INTRODUCTION In the Middle Ages, a group of men and women in the Eastern monastic movement sought to love God with all their heart, all their soul, and all their minds. In order to do this, they reasoned, they first needed to know the Word of God. They needed to let the Scriptures so fill their lives that they became a part of their very breathing, for it was through the Word that God was most clearly revealed. And so, they studied the scriptures diligently. But it became clear to them that it wasn’t enough to know what drew them towards God. They also needed to know those things that drew them away from God. They needed to know the tools of the Enemy. They felt compelled to understand sin in its most concrete forms. In order to be specific, and to provide confessors a catalogue of sins for their work, these monastics developed a list of what they called “the deadly enemy.” These sins were deadly, not because they were more grave than other sins, but because they were originating sins. All other sins flowed out of these seven: pride, envy, anger, sloth, greed, gluttony, and lust. Avarice/greed is about more than money, it is about generosity, which means letting others get the credit or praise. Greed wants to get its fair share plus a bit more, it is taking without thinking of the misery of others.Envy resents the good that others receive or might receive; it is almost indistinguishable from pride at times. Love is patient, love is kindness, love actively seeks the good of others for their sake, but not envy.Gluttony is against our faith, we should trust God to supply tomorrow s needs, so there is really no need to stack up. This does not pertain only to food, it also pertains to entertainment and other legitimate goods.Lust, self control and self mastery prevent pleasure from killing the soul by suffocation. Lust is the self-destructive drive for pleasure out of proportion to its worth. Sex, power, or image can be used well, but they tend to go out of control. Pride is comparing ourselves to other. On the other hand there is humility. Pride and vanity are competitive.Sloth is zeal, which is the energetic response of the heart to God s commands. The other sins work together to deaden the spiritual senses, so we first become slow to respond to God and then drift completely into the ship of complacency.Wrath/Anger is the flipside of kindness, which is taking the tender approach, with patience and compassion. Anger is often our first reaction to the problems of others, impatience with the faults of others is related to this.Stay away from sins because sins take us farther away from God. CHAPTER I Avarice/Greed Avarice is seated in the material level of human life that natural relation to material things gone wrong, the splitting of our creativity and our relation to material creation off from the Creator. Avarice means to turn creation into a sort of black hole, sucking everything into itself. A curious feature of the creation stories in Genesis is that they have little to say about possession… yet possession is close to the center of the sin of avarice. When people create, they become deeply involved with what they make. We give distinctive shape to the things we create, so it is natural that we should consider them ours. Things become ‘mine’ when they are involved with personal experience… Our desire to possess, as things are now, is always infected with our rebellion against God. Avarice is idolatry – putting something created in God’s place. At is deepest, it uses material things as idols, or as a disguised form of self-worship. Avarice treats something that is not God as if it were. That displaces God, and turns the whole story of creation on its head. Throughout the Old Testament runs a vein of astonishment that human beings try to worship created things as God. Augustine thought that human beings created things for substitutes for God… ‘People worship what they own.’ We prefer an immediate, visible glory we can grasp for ourselves to the invisible glory of God. Things carry their maker with them, whether their maker is God or a human being. That ’something’ can be grasped for it own sake, apart from the maker; when it displaces God it is idolatry… It may be that we also adore what we feel we lack in ourselves and seek elsewhere; when we own things we hope to share in the life they carry or convey. When we take these things that we can own and dominate, for our idols, the self is left in control. Accumulation of goods brings power, reputation and glory-an apparent share in the goodness and potency of the things possessed. Yet one’s possessions fall from one’s grasp at death when the spirit returns to God its maker… CHAPTER II Envy I see envy as a sin really close to greed. If you are actively practicing one you are probably involved in the other too. They are both sort of economic sins. People caught up in the sin of envy often look over their shoulder, comparing themselves to others, trying to make sure they stay economically ahead. Special circumstances- poor health, unemployment, a recent catastrophe- these require love to give more to one person than to another. Think about it- if you have two children in your family, or 3 or more, you can love all of them equally but you can never give yourself to each of them equally. If one of your children has a special need, love requires that you give more of yourself to them. The others get a little less of your time and attention, and that’s OK, because love always responds to need, it is not calculating. Envy, on the other hand, is only calculating. The workers agreed to a normal day’s wage, a silver coin. They received a silver coin. Their problem was not their wage, but with their calculation of the other worker’s wage. This is the most prominent characteristic of envy- it is highly competitive, always comparing. Envy is known for its sounds- murmuring, grumbling, the sounds of discontent, irritating sounds that are corrosive, that eat away at a person and a community. Envy is blind to its own gifts. The envious person may have some wonderful assets and abilities, but all he or she can see is the gift that they don’t have, which is found in another. What others have always seem larger and more special. CHAPTER III Gluttony Did you ever think that there is a spiritual element to eating? Probably not, because we Americans are a people who, on the whole, have secularized the ritual of eating. For us, eating is simply the act of stuffing the food in one’s face. That’s all eating is.Breakfast is a pop-tart while we’re running out the door, if we eat at all. Lunch on the job is often eaten as fast as possible, maybe at our desk, maybe alone. Or it’s used as an opportunity to schmooze a client, which is another way of saying that we work through lunch. Dinner in many homes is not the sacred time it once was. Maybe one spouse gets home consistently later than the other and has to warm up their food. Or there is a time pressure to drive a child to a band rehearsal or a swim practice. Or everyone gets lazy and eats TV dinners in front of the TV, too exhausted to even talk to each other. We Americans are the creators of fast food and efficient eating. We know how to wolf down a hamburger and call it a meal, and, in the process, we’ve become the number 1 gluttons in the world, fatter than all the other nations. And, we know it’s bad for our health, but we never think about it being bad for our soul. We’ve forgotten that eating has a spiritual dimension. We are told in Genesis that God made human beings and pronounced us good. The ability to eat is good. Eating is a good part of God’s plan for our lives. The need to eat is built into us by our Creator. It reminds us of how fragile and dependent we are- we hunger. We can’t go on when we hunger. We are moved to relieve our hunger. Too few people eat today and are satisfied. Many people around the world are unsatisfied because they have too little to eat. Others are unsatisfied even through they gorge themselves with food. Society has a word for excessive eating: it’s called gluttony. It comes from the Latin, gluttire, which means to gulp down. Gluttony is eating food without thinking about it, without considering what it means. The Church has always been less concerned with the amount of food people eat than with the way people eat it. .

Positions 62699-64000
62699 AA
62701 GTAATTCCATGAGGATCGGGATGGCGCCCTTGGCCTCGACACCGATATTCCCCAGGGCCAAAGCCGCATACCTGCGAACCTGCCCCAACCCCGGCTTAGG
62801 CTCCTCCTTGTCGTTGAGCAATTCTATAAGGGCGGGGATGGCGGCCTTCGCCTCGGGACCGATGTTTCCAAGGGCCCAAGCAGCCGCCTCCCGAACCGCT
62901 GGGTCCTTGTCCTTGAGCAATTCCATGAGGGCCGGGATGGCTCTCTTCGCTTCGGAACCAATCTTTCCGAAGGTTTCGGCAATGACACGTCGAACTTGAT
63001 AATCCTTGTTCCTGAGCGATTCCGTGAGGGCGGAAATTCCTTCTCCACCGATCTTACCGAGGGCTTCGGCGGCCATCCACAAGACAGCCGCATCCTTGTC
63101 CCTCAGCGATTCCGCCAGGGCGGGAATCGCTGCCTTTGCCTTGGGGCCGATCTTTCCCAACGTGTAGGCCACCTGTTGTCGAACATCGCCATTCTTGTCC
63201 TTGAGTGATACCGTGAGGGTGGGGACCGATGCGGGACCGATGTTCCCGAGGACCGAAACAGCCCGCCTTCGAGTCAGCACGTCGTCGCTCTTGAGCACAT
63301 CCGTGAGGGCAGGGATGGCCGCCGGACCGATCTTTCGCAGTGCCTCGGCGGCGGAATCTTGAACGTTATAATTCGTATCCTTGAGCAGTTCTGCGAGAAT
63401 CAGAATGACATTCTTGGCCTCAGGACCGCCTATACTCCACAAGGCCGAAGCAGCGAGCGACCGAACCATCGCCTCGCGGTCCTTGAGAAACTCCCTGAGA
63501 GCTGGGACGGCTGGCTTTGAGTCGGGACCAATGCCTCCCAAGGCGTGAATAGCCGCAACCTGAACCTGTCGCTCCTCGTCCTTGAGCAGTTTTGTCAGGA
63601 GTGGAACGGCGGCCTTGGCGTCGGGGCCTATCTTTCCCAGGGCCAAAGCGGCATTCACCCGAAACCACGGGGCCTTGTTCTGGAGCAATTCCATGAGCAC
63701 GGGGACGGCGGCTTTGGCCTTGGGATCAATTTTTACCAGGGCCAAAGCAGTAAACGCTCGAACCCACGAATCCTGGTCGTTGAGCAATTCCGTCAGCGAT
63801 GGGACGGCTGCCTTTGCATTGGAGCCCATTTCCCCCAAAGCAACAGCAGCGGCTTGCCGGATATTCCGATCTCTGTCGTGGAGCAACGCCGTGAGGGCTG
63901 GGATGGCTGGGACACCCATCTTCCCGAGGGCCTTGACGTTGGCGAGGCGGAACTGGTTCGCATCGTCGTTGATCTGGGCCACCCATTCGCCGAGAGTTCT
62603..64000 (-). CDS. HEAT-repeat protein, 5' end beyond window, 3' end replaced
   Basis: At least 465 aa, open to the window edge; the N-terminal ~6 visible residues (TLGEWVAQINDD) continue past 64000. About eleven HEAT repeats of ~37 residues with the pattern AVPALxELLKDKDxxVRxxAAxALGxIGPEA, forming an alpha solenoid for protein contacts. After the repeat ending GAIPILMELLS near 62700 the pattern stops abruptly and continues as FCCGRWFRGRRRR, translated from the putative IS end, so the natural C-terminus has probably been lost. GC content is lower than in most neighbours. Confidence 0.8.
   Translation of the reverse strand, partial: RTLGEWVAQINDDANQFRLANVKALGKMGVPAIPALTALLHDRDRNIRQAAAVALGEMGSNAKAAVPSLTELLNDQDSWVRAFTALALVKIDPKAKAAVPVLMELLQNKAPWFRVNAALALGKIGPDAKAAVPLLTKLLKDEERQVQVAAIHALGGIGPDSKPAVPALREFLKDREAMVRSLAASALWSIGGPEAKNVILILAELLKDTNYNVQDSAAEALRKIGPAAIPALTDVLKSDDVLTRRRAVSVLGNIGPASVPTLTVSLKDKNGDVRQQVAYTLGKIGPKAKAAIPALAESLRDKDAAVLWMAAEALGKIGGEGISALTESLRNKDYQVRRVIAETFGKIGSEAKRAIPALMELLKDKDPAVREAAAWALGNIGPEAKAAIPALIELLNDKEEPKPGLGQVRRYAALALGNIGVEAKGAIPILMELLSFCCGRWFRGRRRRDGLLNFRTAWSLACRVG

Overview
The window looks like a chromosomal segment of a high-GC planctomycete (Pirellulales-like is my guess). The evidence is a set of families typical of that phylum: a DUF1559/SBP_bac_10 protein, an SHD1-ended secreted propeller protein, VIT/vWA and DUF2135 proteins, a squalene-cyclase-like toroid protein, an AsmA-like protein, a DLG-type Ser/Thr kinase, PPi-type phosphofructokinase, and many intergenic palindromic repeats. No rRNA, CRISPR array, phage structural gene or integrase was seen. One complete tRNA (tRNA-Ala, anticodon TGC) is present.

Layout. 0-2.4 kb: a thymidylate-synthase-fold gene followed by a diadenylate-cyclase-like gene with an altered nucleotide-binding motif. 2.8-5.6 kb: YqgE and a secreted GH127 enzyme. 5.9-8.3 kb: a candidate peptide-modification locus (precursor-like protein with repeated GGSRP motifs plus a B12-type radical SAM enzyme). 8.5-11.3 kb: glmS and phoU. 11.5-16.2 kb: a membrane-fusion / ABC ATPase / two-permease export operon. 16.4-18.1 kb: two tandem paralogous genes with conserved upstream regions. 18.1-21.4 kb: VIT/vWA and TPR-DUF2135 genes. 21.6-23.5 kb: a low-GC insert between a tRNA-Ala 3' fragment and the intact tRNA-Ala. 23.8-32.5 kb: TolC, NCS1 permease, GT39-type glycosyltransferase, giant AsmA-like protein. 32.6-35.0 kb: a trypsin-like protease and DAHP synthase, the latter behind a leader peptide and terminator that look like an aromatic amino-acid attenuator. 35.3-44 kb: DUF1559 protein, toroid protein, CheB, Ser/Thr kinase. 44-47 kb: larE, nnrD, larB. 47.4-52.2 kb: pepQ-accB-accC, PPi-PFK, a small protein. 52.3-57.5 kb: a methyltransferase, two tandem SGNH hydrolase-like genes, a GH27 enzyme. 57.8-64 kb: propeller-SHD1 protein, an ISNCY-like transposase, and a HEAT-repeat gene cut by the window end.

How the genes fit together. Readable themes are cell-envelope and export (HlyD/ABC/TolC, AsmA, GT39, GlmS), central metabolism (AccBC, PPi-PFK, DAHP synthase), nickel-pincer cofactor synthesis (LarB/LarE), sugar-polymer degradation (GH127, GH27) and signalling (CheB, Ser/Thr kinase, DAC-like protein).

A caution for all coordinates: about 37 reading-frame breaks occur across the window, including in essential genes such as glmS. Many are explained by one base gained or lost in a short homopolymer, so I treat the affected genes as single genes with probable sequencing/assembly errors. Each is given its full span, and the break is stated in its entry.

I think our problem is that we neither feast nor fast- we just eat and eat, on and on, throughout the day, to give our mouths something to do. What has happened to setting times throughout the day to leisurely eat? It is gone in our country. In France, the communal act of eating is so important that all virtually businesses shut down for 2 hours, from 12 to 2, so everyone can eat. Could you imagine our businesses doing that? No. We don’t see eating as an important community event. We are a people with a great hunger. There is a great cavity within each human being that yearns to be filled. We often fill that hunger with things- clothes, jewelry, cars, food. We eat out of boredom. We eat out of frustration. We eat when we are depressed. We eat when we are stressed or angry. We eat because we hope it will satisfy our longing. But it doesn’t. Our real, inner longing isn’t for food. It is for something deeper and more meaningful. CHAPTER IV Lust Lust is an agitated longing, a frightening craving, an out of touch desire for something or someone that is not yours. The Greek word for lust in the New Testament is epithumeo, to set your heart upon, to long for, to crave after, to covet. It is the desire to possess, to own, to consume, without caring about the needs or feelings of any other human being, nor the will of God. Passion is not all that lust is about. Passion is a part of love. Lust is a form of passion that has been misdirected and twisted by the power of sin. Lust bypasses everything else and moves directly to passion. in so doing, lust produces distorted sex, because it eliminates relationships and turns the other person into an object or thing. That’s the most sinful thing about lust- when you lust after a person, that person ceases to be a full person in your eyes. They become another body to conquer. Their feelings don’t matter. Their future doesn’t matter, as long as you get what you want. In the long run this breaks down community and leaves us feeling isolated and alone. Pornography feeds into lust. We have a huge porn industry in this country, and it is the worst thing for us because it objectifies the subjective, personal, intimate act of sex and demoralizes woman. CHAPTER V Pride You and I have seen pride. We’ve easily seen it in others. We’ve seen the person who brags about anything and everything, we’ve seen the athlete who declared himself to be the greatest, we’ve seen the scholar who finds every opportunity to show us how superior they are. We’ve seen the false humility of those who keep denying they have special talents and gifts. We’ve seen the grandparents endlessly boasting about their grandchildren. We’ve come to know pride by observing others. But we come to know the most honestly by looking within ourselves. When I become irritated by someone who has corrected me, when I get upset with someone else dominating the conversation (which usually means I wanted to be center stage and they beat me to it), when I am offended because someone didn’t acknowledge my contribution, my insight, my hard work- it is my pride displaying itself. Let’s be clear, pride is different from healthy self-esteem. Pride is self-esteem propped up at the expense of others. It is the swelling of the heart filled with self-importance. Pride raises us up above others until we can look down on everyone. It is a spiritual cancer, eating up possibilities for friendship and love and community. Pride is a deadly sin. Pride stands behind Hitler’s war on the Jews, apartheid in South Africa, ethnic cleansing in Bosnia, and racism everywhere. In every case, pride causes people to believe that they are inherently superior to the rest of us. CHAPTER VI Sloth Sloth is a great word. It sort of oozes out of the mouth and just sits there. SLOTH. There is a monkey-like creature in South America called a sloth- they just hang on trees all day and move very slowly. The sin of sloth is just sitting there, when you should be moving. Sloth is just lopping along when you should be running. Most people say that sloth isn t a deadly sin. Sloth allows people to be killed. Sloth allows souls to be lost. Sloth kills off some loving, caring, human part of you and me. Bishop Desmond Tutu put it this way when he thought about those countries that were trying to stay out of the apartheid issue in South Africa. “If an elephant is standing on the tail of a mouse, the mouse will not appreciate it very much if you stay out of it.” Sloth is staying out of it when love requires you to jump right into the middle of it. Sloth is the sin of disconnecting ourselves from the rest of creation, from the rest of the human family. Sloth is a crowd of people turning their heads when a woman is battered in the streets of New York City. Sloth is a chemical company pouring toxic waste into a landfill, and no one in the company taking responsibility for that. Sloth is well fed Americans ignoring the needs of the poor and lonely in their own streets. Sloth allowed Jews to be killed in Germany, unspeakable atrocities to be committed in Bosnia, killing fields to be sown in Cambodia. Sloth is the world turning its back while protesters are locked up in China today. CHAPTER VII Wrath/Anger Anger is wrong wrath, a sin against the gift of social life; anger has no neighbors, only enemies and obstacles. Sinful anger is a destructive movement against a neighbor. It may be internal; a violent though, consented to and enjoyed. Sinful anger may also be external as in murder.Basically, anger can’t be avoided. We all know that. To live in community means we get angry along the way, because things aren’t always done exactly the way we would like them to be done. Because people unknowingly say things that hurt us sometimes. Because there will always be some people that just plain don’t like us, for whatever reason. And, on some level, they become our enemies. And that’s when our natural, human, helpful, gift of God anger is in danger of becoming a deadly sin. When we have people we think of as enemies. When we have human beings to focus our anger upon. Anger tends to escalate when we get in head to head confrontations with enemies. You say something, they say something back, you say something worse, on and on. Anger is a deadly sin when it tends to spin out of control for us. When it leads us to dehumanize our enemy then we are in real danger of hurting somebody, of even killing somebody. Anger is serious business, it must be handled with care. CONCLUSION Sin creates an inclination to sin, it causes a fault by repetition of the same acts. This results in stubborn inclinations, which cloud conscience and corrupt judgement; the concrete judgement of good and evil. Without realizing it, we often commit the Seven Deadly Sins that affect our relationship with God. Some people feel it is better to take a more positive approach to faith and not dwell on sin. Others believe all sin is equally opposed to God, and so any classification of sins is wrong. Still others just want to forget the whole thing. Just because people think that they are saved and God loves them, they really don t care about all this stuff. A combination of good spiritual reading, nearly constant prater and the reflection on the repetitive patterns of life, work well for naming our sins.It is very hard to pass a full day without committing at least one sin. I think this is sort of sad. Sin has become such a part of our daily habit that nowadays we commit sin without even thinking about it.I do not hold puritan beliefs but I do think that if we can avoid sin, then why shouldn t we? So I think that if we put a little bit of effort, we can stop committing sins specially the Seven Deadly Sins and then we can lead a much more productive life. BIBLIOGRAPHY Fairlie, Henry, The Seven Deadly Sins Today, Paris: University of Notre Dame Print, 1983.Lyman, Seven Deadly Sins, Michigan: Ayer Co. Publishing, 1976.Lyman, Stanford, The Seven Deadly Sins: Society and Evil, General Hall Publishing, 1989.Schimmel, Solomon, The Seven Deadly Sins: Jewish, Christian, and Classical Reflections on Human Psychology, Oxford University Paperback, 1997. The Seven Deadly Sins Internet Site found at: http://loki.stockton.edu/ shk10207/sin2.htm.Wilson, Angus, The Seven Deadly Sins, Chicago: Quill Publishing, 1992.